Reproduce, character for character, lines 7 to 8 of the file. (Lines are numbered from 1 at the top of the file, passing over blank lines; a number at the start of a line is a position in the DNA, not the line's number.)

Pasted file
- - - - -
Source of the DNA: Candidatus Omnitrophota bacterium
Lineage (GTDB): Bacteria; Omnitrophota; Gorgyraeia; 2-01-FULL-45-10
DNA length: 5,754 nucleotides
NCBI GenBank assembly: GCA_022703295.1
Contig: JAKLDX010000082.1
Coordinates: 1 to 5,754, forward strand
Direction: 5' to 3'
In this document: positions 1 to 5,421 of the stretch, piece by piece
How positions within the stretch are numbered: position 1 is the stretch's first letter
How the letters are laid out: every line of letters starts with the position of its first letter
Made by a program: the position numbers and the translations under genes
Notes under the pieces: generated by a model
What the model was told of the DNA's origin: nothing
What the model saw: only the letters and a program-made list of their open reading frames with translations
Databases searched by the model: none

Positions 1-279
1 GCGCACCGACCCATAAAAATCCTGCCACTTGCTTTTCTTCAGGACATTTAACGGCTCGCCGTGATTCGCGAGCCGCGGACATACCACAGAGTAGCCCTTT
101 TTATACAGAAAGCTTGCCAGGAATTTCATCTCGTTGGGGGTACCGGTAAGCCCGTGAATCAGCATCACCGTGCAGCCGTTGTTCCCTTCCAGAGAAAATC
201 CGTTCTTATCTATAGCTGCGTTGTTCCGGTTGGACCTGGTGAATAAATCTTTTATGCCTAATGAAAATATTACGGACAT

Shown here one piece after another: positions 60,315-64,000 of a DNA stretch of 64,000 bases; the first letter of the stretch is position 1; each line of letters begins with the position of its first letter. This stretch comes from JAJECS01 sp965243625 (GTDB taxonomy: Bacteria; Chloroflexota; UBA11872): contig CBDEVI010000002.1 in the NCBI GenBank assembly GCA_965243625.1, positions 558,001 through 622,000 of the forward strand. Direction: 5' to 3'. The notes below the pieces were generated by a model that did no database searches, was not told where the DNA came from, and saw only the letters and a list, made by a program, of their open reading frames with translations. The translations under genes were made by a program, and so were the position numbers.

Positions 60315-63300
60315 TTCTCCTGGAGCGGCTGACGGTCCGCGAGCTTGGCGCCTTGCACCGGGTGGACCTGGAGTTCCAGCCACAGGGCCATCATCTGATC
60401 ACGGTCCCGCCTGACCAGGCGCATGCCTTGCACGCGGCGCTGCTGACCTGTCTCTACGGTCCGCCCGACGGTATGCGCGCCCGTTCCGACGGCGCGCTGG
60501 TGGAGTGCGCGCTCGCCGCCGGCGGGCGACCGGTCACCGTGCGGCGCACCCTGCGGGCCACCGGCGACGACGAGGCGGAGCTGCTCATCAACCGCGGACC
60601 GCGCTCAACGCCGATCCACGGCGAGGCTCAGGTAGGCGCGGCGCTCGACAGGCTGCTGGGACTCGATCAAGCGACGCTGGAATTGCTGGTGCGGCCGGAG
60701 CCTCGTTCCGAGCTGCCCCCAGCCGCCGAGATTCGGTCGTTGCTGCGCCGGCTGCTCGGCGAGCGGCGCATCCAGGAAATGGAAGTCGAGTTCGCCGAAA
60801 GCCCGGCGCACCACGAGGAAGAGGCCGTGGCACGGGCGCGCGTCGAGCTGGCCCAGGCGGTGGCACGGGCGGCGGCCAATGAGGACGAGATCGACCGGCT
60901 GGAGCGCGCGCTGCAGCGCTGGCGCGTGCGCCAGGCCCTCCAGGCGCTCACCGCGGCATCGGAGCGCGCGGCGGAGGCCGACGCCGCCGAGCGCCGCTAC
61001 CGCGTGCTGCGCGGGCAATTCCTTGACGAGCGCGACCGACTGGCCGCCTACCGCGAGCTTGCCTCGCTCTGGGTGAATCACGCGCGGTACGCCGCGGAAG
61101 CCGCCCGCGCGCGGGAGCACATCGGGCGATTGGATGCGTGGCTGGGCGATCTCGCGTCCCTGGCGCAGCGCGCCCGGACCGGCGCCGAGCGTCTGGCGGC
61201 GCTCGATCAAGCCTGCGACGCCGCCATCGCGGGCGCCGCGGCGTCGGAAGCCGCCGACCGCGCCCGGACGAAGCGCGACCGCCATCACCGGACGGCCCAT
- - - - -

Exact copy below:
Direction: 5' to 3'
In this document: positions 1 to 5,421 of the stretch, piece by piece